Andrew first became engaged in politics as secretary of an informal committee of “Young Whigs,” formed in Boston in 1847 who were angered over their party’s tacit support of the Mexican War. This splinter group, a year later, became the core of the Free Soil Party in Massachusetts. Andrew threw himself into the work of the party, organizing rallies and meetings.
During the 1850s, Andrew worked with Boston’s abolitionist leaders on numerous fronts. He was active with the Boston Vigilance Committee, supporting Underground Railroad activities…perhaps in a number of ways, but most publicly, he provided legal assistance for captured fugitive slaves. Andrew spent many years helping Seth Botts, a fugitive slave living in Boston, purchase the freedom of his widow, three children and brother-in-law and secure their passage northward. Andrew defended abolitionist leaders who were indicted for their alleged role in inciting the mobs that formed on May 26, 1854 in an unsuccessful attempt to free capture fugitive slave Anthony Burns. And in 1859, when John Brown carried out his infamous raid on Harpers Ferry, Andrew raised funds for his defense and personally arranged the attorney, not because he felt Brown was justified in what he had done but because he felt strongly that all deserved a fair trial.
Andrew assumed his first elected office in 1857 as a representative to the Massachusetts General Court on the ticket of the new Republican Party. He served a single term. He distinguished himself in leading the successful effort to have Judge Edward Greely Loring, who had ordered the return of fugitive slaves Thomas Sims in 1851 and Anthony Burns in 1854, removed as a judge of probate. Given opposition in Boston to the Fugitive Slave Law, the effort was popular, however in hindsight the removal could be regarded as vindictive as Loring was, in a strict sense, simply upholding the letter of the law.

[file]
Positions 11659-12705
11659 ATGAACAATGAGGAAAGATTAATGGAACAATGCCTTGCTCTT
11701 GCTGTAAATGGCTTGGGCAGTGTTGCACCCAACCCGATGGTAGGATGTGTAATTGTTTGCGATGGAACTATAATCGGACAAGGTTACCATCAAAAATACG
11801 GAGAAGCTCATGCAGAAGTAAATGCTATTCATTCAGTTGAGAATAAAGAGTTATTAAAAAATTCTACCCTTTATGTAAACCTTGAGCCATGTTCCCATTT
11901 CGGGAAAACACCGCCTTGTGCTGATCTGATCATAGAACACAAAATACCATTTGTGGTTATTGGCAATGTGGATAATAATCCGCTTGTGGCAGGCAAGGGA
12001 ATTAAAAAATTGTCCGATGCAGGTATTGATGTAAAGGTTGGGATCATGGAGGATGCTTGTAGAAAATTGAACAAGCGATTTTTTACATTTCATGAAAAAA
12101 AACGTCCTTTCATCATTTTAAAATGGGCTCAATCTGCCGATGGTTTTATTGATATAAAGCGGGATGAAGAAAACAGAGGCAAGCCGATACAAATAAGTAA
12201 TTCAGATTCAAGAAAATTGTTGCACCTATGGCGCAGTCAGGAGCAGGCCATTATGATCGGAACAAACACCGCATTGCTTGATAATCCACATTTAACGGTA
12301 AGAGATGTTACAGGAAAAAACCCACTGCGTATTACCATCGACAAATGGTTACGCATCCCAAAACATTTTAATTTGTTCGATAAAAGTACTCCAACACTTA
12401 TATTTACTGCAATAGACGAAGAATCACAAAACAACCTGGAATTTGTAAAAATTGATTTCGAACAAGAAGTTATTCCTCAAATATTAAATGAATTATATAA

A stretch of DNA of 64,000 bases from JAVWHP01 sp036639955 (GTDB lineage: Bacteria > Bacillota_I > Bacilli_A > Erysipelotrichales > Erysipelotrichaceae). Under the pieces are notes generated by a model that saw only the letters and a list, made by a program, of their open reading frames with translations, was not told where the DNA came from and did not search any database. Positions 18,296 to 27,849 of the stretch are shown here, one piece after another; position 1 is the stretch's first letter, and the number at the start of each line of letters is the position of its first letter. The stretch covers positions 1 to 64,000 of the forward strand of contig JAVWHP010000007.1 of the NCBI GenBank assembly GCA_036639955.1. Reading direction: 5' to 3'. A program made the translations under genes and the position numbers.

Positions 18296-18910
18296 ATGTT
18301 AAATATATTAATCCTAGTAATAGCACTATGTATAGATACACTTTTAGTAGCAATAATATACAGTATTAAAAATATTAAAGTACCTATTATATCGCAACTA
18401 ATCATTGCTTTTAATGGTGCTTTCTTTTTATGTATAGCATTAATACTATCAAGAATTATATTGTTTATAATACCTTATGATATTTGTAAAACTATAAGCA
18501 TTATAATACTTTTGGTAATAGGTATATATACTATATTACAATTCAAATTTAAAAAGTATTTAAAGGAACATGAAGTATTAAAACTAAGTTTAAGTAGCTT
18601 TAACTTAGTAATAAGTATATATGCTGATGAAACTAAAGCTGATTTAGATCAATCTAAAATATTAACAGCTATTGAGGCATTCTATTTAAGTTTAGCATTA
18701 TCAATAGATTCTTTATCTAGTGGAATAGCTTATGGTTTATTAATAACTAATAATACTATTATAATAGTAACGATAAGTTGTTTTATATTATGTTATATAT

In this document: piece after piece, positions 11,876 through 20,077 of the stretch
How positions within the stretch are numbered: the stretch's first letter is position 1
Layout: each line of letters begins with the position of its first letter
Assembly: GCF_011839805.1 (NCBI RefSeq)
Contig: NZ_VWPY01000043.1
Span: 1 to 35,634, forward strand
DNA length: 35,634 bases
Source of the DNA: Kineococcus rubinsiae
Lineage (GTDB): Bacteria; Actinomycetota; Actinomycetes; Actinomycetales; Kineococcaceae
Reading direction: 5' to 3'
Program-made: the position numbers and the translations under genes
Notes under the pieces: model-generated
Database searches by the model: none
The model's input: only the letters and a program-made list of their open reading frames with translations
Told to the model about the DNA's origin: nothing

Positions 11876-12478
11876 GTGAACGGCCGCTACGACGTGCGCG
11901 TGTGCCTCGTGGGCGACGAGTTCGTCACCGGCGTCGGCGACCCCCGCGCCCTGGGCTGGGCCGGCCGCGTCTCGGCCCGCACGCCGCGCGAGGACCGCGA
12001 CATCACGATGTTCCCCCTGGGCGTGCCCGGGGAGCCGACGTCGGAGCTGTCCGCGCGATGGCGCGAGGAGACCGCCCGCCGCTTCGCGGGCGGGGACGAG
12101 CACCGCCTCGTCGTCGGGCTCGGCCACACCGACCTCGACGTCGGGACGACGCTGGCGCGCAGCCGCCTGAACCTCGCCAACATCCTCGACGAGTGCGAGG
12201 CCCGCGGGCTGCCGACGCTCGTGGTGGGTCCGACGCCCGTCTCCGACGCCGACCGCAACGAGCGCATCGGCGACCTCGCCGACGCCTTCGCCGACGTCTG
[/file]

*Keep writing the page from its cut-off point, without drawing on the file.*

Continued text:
In 1860, as soon as Governor Nathaniel P. Banks announced that he did not plan to run again, Bostonians immediately began to speculate on John Albion Andrew’s possible candidacy. One of his strongest supporters was Senator Charles Sumner who, when he heard that Banks would not run, immediately got up from his armchair to take action, saying, “Give me my boots…John A. Andrew must be the next governor of Massachusetts.”
Andrew was popular, but he had his detractors—an Old-Guard minority who painted him as a radical abolitionist, a John Brown proponent, and a danger to the Commonwealth. Despite this, on November 6, 1860, Andrew won the election against his opponent, Amos Adams Lawrence (a member of the Constitutional Union Party, also an antislavery man but slightly more conservative).
On December 20, 1860, just sixteen days before Andrew was to be inaugurated, South Carolina voted to secede from the Union. Over the next two weeks, the South Carolina militia seized federal munitions and fortifications, including the U.S. arsenal in Charleston, and guns were soon trained on Fort Sumter in Charleston Harbor.
In the midst of these monumental events, the transition between two very different gubernatorial administrations took place in Massachusetts. The contrast between the two men and their politics is evident in Governor Nathaniel Banks’s valedictory address, delivered on January 3, 1861 and Governor Andrew’s inaugural address two days later.
Banks, a moderate Republican, firmly maintained that the Union must be preserved but did not acknowledge the likelihood of conflict. As one observer wrote, “Throughout the entire address, a hopeful feeling prevailed.”
When Governor Andrew took the rostrum on January 5, he left nothing vague regarding the need to prepare for conflict. Early in his speech, he addressed the issue of the Commonwealth’s preparedness. The state, he observed, had 155,000 men enrolled in the militia, but of this, only 5,592 were ready for service. And his definition of “ready” was likely somewhat generous. He continued, casually, avoiding the demeanor of a warmonger but making clear his argument for preparedness: